Deployment of 511 in the United States continues to progress well, with 1,291,760 total calls in February 2005 and over 30 million calls nationwide since inception. In February, 511 was available to over 81 million Americans, with call volume records being set as a result of weather conditions and incidents.

    For more information about 511 in Canada, contact:

    Paul Frigon, Co-ordinator
    Canada 511 Consortium
    Tel (613) 820-6019
    E-mail pfrigon@psrgroup.on.ca



    By Wally Hidinger, Government of Yukon

    The Yukon Government has five projects in the planning or delivery stages:

1. Remote Data Gathering

  • transport of data obtained by field installations to Whitehorse using satellite technology
  • beta site installed July 2004 and successfully tested through winter 2004/2005
  • additional sites will be installed as stand-alone units or in combination with development of satellite communications to other department facilities throughout Yukon.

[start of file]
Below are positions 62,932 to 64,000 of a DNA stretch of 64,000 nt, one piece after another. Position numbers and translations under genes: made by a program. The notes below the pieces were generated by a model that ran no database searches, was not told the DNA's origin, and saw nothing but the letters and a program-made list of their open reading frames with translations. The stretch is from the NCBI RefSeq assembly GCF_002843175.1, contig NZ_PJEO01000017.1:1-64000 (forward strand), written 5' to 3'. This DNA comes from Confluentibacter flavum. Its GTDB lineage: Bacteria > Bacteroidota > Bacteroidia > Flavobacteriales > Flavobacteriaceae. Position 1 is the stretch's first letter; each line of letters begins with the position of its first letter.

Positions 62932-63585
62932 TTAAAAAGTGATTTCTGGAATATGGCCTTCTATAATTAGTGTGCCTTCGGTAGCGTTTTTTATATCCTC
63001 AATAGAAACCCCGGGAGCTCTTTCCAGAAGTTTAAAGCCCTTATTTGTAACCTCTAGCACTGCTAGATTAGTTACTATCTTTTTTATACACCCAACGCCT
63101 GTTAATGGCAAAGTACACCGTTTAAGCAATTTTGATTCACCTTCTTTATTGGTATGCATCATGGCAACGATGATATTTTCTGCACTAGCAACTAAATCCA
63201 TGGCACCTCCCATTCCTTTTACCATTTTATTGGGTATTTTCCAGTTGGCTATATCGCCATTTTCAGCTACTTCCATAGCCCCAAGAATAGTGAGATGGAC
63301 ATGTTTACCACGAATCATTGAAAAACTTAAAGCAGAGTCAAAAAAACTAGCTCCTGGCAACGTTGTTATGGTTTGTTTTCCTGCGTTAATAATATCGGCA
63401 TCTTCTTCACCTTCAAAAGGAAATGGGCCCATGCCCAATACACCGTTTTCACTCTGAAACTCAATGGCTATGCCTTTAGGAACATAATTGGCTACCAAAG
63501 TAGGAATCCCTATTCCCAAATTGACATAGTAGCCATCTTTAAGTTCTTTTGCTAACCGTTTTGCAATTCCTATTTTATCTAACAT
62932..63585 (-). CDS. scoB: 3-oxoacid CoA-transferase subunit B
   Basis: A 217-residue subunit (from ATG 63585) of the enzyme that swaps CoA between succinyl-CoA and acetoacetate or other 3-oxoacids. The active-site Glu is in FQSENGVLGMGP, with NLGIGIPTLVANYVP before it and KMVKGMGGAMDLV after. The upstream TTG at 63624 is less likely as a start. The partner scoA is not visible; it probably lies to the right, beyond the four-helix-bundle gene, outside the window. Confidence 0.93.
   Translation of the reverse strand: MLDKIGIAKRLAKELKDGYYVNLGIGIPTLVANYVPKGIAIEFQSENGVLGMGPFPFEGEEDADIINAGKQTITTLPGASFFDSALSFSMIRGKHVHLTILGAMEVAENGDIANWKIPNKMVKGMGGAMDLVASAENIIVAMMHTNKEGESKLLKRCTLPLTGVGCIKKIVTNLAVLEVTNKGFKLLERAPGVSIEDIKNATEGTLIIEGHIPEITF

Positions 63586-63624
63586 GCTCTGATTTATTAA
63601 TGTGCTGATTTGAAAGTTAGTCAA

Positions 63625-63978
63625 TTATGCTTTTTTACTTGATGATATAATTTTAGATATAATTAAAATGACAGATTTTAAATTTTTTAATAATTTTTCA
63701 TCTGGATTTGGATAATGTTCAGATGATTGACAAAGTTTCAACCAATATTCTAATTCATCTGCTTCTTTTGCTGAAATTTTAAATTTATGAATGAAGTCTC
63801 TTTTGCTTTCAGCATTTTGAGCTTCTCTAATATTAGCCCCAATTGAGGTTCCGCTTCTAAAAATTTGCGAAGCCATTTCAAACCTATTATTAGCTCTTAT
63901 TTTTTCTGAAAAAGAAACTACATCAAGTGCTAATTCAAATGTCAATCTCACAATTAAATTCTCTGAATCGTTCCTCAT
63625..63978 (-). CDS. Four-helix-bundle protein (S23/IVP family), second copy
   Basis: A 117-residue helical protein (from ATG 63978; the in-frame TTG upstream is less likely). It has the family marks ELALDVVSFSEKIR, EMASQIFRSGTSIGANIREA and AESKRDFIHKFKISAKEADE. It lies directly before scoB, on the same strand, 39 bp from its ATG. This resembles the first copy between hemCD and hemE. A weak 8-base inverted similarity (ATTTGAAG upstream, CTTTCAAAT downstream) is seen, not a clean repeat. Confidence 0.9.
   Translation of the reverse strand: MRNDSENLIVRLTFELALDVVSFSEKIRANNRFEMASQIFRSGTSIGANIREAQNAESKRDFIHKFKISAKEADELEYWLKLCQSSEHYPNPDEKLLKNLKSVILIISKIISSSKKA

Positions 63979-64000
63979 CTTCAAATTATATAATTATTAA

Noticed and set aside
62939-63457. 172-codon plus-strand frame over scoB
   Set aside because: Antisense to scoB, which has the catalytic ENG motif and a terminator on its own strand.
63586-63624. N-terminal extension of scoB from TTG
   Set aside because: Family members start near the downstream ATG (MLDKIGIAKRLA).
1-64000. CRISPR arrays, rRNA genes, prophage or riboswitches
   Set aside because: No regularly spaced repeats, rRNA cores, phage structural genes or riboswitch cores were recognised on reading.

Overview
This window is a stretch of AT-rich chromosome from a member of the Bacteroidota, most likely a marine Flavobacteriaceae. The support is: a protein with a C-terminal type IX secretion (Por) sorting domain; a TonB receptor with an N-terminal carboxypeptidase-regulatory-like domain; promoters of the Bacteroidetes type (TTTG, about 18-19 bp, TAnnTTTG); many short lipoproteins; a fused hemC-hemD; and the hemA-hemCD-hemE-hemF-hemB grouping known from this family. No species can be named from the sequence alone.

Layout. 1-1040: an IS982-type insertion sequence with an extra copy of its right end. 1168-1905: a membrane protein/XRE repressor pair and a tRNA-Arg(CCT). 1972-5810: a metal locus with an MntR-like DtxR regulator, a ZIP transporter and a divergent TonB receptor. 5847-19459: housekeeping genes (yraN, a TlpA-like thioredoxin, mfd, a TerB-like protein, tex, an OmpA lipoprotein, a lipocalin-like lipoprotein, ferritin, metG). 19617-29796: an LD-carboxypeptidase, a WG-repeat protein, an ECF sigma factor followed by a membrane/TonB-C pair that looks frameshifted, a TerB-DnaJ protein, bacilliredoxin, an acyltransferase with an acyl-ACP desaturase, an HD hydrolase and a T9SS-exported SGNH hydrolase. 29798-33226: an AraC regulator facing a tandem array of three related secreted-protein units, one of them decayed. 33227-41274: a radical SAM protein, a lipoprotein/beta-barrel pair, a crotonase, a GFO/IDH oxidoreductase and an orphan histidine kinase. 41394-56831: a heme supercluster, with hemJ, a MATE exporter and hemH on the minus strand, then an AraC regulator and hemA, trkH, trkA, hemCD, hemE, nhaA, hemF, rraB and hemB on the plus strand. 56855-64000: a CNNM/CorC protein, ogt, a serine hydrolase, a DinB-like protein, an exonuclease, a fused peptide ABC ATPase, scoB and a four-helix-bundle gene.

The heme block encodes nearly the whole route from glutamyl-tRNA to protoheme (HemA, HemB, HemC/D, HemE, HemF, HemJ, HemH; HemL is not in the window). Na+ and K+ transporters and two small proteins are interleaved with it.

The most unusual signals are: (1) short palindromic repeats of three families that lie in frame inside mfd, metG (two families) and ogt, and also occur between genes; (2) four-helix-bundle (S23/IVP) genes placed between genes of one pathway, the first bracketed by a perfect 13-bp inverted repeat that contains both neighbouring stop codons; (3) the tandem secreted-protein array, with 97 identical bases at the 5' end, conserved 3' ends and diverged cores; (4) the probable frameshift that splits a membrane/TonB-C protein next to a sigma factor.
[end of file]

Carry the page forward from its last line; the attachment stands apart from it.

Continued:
2. Road Weather Information System

  • three sites will be installed in 2005
  • all sites are near Whitehorse where traffic volumes are high enough to warrant installation, and electricity and telephone service is available.

3. Highway Condition Reporting System

  • continued participation in the 511 Consortium.

4. Broadband Communications to Remote Highway Maintenance Camps

  • satellite-enabled communications technology to provide high speed voice and data communication with remote maintenance camps
  • a demonstration project was successfully completed in 2004
  • equipment will be installed at six camps in 2005.

5. ITS Strategy for Yukon

  • development of a guidance document for future ITS work
  • most work by consultant resources
  • completion by late 2005.

    Nova Scotia

    By Paul Richard, Nova Scotia Department of Transportation

    An integral part of Nova Scotia’s ITS deployment strategy is the installation of Road Weather Information Systems (RWIS) stations to facilitate winter maintenance decision making. The Province has 31 RWIS stations in place, 27 of which are located on the National Highway System.

    The three main elements of RWIS are: